Even with help from IBM, China's head count will take years

The largest census in history will be held in China July 1 this year.

''A nation of a billion people is holding a census . . . unprecedented in our history and in world history,'' said the official newspaper People's Daily Jan. 18.

Five million interviewers will fan out throughout China, armed with 19-item questionnaires. The interviewers, now being trained, will each have to reach about 200 people, or 40 to 50 families.

China has asked for United Nations assistance in preparing this census, the third since the establishment of the People's Republic of China in 1949.

The United Nations Fund for Population Activities has provided $15.6 million worth of assistance, and the UN Department of Technical Cooperation for Development is sharing its experience gained in census-taking all over the world.

Effective census-taking will depend heavily on the cooperation of the entire population, from densely inhabited metropolitan areas like Shanghai to the deserts of Inner Mongolia.

For the first time computers will be used in the census work.

The UN's major contribution is the supplying of 21 computers, including the central computer in Peking. Eight have arrived already. Licensing procedures required by COCOM, the 16-nation coordinating committee regulating sales of strategic items to communist countries, caused a long delay, but the logjam was broken late last year. International Business Machines is supplying the computers.

China has 21 provinces, five autonomous regions, and three independent municipalities. Each will require a computer. Besides the UN-supplied computers, China has purchased eight computers with its own funds.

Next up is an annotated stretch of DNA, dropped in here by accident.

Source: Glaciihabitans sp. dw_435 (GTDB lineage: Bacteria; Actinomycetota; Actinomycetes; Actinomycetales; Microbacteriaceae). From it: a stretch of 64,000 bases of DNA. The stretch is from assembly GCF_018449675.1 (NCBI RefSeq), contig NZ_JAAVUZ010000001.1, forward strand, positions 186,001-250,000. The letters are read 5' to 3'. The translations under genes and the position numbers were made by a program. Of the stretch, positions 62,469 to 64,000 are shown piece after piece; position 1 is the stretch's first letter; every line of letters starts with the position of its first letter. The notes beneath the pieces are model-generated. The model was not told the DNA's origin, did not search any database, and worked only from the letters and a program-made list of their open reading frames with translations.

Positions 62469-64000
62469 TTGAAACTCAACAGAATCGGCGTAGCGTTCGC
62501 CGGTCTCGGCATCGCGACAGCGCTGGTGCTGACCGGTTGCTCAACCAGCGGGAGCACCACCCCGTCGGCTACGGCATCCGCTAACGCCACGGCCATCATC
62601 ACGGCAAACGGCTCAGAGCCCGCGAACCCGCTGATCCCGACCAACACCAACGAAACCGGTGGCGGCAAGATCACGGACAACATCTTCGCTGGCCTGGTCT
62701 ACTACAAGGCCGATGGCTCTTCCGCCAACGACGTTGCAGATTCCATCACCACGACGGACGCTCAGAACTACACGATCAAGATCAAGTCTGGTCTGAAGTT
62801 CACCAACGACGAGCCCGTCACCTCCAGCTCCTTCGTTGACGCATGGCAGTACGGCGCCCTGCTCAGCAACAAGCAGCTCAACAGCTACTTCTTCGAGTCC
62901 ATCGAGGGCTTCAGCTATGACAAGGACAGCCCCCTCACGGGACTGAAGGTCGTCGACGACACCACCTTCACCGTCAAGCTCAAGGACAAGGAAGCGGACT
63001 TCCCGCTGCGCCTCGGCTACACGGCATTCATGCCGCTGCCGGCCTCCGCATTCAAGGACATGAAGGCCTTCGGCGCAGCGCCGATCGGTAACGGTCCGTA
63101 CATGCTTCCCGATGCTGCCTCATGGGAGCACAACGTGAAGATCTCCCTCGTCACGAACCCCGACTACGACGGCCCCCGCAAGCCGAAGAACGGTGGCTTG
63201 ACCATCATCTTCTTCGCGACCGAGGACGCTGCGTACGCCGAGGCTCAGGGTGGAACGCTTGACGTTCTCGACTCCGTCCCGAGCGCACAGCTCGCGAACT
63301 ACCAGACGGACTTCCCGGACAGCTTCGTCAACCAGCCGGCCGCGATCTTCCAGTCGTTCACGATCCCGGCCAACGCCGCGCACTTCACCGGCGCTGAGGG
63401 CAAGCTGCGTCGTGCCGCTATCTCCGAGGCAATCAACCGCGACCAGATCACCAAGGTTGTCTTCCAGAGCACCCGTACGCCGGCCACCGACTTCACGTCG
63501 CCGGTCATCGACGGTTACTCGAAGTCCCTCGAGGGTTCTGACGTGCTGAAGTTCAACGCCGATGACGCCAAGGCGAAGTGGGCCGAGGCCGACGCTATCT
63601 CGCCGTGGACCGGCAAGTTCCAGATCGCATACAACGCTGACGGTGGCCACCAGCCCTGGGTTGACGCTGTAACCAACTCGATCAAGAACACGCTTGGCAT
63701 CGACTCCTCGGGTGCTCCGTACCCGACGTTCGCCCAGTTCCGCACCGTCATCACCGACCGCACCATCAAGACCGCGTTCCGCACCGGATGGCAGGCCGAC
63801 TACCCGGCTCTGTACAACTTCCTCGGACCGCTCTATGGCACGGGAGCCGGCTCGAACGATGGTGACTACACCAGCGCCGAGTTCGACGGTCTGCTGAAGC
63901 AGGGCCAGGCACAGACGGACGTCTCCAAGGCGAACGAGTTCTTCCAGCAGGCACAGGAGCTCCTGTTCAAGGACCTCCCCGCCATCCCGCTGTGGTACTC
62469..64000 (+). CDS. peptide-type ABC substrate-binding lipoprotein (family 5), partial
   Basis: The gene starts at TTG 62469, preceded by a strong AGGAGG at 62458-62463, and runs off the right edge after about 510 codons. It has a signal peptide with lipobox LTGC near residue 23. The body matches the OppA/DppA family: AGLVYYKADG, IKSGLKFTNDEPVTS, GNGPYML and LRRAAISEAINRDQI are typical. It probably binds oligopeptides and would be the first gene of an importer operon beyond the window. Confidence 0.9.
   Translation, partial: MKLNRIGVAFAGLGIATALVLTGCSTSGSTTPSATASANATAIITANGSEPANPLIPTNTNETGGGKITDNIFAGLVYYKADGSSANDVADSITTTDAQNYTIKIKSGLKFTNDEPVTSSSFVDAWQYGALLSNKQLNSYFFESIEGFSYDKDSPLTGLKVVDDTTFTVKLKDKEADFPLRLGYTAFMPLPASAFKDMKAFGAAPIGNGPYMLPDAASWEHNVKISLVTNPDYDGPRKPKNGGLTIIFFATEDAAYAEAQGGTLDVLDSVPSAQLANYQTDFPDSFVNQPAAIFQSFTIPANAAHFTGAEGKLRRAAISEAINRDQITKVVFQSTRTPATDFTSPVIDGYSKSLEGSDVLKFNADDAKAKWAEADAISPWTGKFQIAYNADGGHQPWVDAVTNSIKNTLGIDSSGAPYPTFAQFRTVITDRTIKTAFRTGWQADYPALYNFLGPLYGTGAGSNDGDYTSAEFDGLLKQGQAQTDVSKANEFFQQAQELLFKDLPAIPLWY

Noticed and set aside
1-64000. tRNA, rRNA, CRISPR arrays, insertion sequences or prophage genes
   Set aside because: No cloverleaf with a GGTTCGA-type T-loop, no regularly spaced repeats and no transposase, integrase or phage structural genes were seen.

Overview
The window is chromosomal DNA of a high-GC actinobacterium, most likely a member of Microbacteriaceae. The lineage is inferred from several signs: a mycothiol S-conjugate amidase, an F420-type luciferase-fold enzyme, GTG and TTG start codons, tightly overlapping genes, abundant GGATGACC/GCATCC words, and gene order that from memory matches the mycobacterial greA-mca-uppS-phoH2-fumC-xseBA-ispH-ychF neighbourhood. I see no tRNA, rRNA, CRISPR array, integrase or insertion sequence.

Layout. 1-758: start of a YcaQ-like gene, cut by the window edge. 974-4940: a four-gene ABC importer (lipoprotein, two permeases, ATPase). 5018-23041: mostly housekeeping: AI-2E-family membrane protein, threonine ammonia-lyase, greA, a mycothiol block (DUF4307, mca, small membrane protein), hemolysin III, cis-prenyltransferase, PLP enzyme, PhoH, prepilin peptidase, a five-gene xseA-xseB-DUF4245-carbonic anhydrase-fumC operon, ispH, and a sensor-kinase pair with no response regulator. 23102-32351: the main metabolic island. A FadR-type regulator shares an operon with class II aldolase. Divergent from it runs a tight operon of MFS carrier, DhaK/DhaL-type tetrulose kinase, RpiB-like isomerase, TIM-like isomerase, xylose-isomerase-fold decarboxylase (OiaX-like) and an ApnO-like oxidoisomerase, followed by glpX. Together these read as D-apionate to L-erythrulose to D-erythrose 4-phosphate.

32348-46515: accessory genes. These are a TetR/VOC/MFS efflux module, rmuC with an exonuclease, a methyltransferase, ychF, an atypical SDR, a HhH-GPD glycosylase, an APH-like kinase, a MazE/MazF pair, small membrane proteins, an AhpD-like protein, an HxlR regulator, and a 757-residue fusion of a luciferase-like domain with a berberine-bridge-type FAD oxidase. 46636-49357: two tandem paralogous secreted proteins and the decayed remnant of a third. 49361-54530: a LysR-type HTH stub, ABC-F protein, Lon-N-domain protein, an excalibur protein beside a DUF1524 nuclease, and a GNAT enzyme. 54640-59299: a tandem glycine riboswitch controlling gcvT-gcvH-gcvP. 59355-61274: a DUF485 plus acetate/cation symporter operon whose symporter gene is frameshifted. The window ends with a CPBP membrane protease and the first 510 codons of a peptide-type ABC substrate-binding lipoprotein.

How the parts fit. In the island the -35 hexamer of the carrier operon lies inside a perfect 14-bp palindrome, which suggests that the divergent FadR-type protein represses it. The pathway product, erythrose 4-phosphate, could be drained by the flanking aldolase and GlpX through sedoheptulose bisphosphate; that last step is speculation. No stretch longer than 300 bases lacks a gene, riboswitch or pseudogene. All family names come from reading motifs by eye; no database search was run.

The information assembled by the 5 million interviewers will have to be processed by 200,000 coders and 3,000 key operators. The work will probably take a year to complete, and final results may not be available until about two years later.

According to the state family planning commission, by the end of 1980 the population of China (not including Taiwan) had reached 982.55 million. The population increase that year was 8.97 million, about 10 per thousand, which is the lowest rate since the founding of the People's Republic. If this rate continues, the 1982 census will show China's population as slightly under 1 billion.

In a sense this is a success for the government's energetic one-child-per-couple movement. But as an article by Li Shiyi in the Peking Review of Jan. 11 points out, the population boom of the 1950s and '60s means that by 1980 there were 122.5 million women of reproductive age, whose average birth rate was 2.3 babies.

''If this rate continues unchecked,'' the article says, ''China's population will rise to 1.28 billion by the end of this century, and 100 years from now, it will exceed 2.5 billion.

''Since half of the present population is under the age of 20, they will progressively come of marriageable age as the century draws to a close, resulting in a new baby boom.''

Thus one result of the census will be to give an even greater sense of urgency to the government's family planning program.

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